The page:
The irony here? Had Jack helped him, then maybe Ben wouldn't have become the man he did. Young Ben might have grown up with a dislike for the hostiles since one of them shot him. But instead, Sawyer and Kate brought Ben to Richard, who in turn brought Ben into the temple to be saved. Now we all remember what Lacombe, Brennan, and Robert were like when they came out of the temple. Richard warned that Ben would not remember any of the events leading up to this (hence, not recognizing Sayid in '04) and that he would lose his innocence as well as be one of them forever. So it seems that Kate and Sawyer's choice is directly responsible for why Ben grew up into a hateful, manipulative, Other for life. Nice jobs, guys.

A few other thoughts -

  • I still don't fully understand Richard's role in the Others hierarchy. He clearly had big plans for Ben when he took the boy from Kate. Richard even said to that one random Other that he didn't report to Ellie or Charles (who was in charge at the time). So how does Richard fit in if he somehow always has an upper hand over whomever is in charge?
  • I loved the final scene in 2007 when Ben woke to see Locke staring at him, the same way Locke woke to find Widmore in Tunisia. The same could be said about Kate begging Jack to save Ben's life in 1977 again. Not only did "whatever happen, happen," but it seems as though situations are continually being repeated. Just not quite the same way every time.
  • What's the verdict - was Ben truly surprised to see Locke alive? Or was he just feigning awe to fool John yet again?

Here's the official description for next week's episode:

"Dead is Dead" - To atone for sins of the past, Ben must attempt to summon the smoke monster in order to be judged, on "Lost," WEDNESDAY, APRIL 8 (9:00-10:02 p.m., ET) on ABC.

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Lee

["So it appears Kate didn't go back for Sawyer? Baloney. I say he was part of Kate's decision, too. As Jack pointed out, Kate never liked the "old him" either. So Sawyer definitely has to be part of her agenda because she certainly wasn't doing it for Jack."]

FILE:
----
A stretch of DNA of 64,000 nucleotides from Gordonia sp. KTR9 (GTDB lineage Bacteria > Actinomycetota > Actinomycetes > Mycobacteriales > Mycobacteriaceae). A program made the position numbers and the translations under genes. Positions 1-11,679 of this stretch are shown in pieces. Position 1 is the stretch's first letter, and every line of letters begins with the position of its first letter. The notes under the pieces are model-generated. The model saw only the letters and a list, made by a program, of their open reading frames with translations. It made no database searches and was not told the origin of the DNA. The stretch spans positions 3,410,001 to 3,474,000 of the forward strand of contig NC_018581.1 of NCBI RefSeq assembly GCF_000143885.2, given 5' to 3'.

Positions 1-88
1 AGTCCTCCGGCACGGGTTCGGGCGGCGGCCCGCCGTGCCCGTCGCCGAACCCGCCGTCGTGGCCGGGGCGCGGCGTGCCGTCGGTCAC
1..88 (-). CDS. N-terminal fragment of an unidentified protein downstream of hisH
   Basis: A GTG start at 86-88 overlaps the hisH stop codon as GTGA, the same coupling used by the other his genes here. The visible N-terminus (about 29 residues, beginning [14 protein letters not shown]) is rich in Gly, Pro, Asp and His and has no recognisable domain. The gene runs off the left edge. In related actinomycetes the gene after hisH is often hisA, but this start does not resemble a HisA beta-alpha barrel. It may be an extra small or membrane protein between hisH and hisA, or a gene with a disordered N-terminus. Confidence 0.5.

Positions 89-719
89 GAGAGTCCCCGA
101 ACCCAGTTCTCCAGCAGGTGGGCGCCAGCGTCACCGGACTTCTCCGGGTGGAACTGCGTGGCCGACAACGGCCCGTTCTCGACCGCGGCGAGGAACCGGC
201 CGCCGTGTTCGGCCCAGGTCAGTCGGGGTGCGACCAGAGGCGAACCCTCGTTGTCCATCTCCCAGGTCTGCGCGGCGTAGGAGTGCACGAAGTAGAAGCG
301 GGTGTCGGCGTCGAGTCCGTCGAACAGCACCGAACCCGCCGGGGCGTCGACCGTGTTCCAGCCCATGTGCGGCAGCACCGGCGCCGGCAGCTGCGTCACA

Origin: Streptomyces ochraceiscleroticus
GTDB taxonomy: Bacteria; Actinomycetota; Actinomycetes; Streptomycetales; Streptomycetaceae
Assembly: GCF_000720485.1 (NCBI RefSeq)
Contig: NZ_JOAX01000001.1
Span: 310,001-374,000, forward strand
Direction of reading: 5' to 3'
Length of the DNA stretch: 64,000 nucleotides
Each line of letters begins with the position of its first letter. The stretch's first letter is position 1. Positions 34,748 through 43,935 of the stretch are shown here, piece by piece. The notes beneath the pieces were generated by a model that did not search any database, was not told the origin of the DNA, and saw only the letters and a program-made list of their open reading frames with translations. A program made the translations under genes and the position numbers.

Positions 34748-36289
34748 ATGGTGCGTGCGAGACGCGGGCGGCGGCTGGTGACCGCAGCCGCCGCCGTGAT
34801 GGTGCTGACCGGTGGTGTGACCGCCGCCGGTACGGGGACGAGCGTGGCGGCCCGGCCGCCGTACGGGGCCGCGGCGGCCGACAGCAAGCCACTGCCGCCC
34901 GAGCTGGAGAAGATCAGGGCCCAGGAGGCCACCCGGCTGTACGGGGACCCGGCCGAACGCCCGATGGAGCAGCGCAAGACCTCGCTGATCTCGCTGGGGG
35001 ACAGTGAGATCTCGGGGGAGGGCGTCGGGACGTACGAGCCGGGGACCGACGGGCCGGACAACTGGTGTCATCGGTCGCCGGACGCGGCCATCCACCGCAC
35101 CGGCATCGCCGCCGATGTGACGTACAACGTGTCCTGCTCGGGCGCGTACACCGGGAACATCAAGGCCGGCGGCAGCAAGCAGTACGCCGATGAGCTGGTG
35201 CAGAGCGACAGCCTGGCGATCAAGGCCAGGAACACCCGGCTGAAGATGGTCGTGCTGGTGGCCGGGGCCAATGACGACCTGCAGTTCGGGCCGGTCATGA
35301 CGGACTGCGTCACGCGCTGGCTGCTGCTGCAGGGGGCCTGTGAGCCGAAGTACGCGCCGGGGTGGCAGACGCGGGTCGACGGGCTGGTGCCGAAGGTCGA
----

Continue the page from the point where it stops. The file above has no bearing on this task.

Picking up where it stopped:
Didn't you ever realize that Sawyer was merely a spare for Kate whenever her relationship with Jack was in trouble?

December 24 2011 at 4:40 AM Report abuse rate up rate down Reply
brendas3804

What about Vincent, the yellow lab? What about Micheals' son that exhibited strange powers in Europe when his mom was still alive? He killed a bird with his mind power and now he's in California with the grandma. Any thoughts?

April 19 2009 at 9:01 AM Report abuse rate up rate down Reply
cress d

How many eps. are left this season? anyone??

April 07 2009 at 12:52 PM Report abuse rate up rate down Reply
medinensis

If you like the circularity of LOST, some of you might enjoy David Lynch's film "LOST Highway!" Check it out!

April 06 2009 at 10:20 AM Report abuse rate up rate down Reply
donkey23

I love Kate, and don't understand all the haters, but I have to agree with you--I love Elizabeth Mitchell, too!

That is to say, were I stranded on a deserted island (no pun intended), I would rather it was with Elizabeth Mitchell than Evangeline Lilly, if put to the choice. But Kate is clearly the more interesting character...

April 04 2009 at 5:00 AM Report abuse rate up rate down Reply
Dexter

Regarding the whole "Why didn't Ben Linus remember Sayid in the future" thing - I am kind of surprised they need to come up with any fancy explanation at all.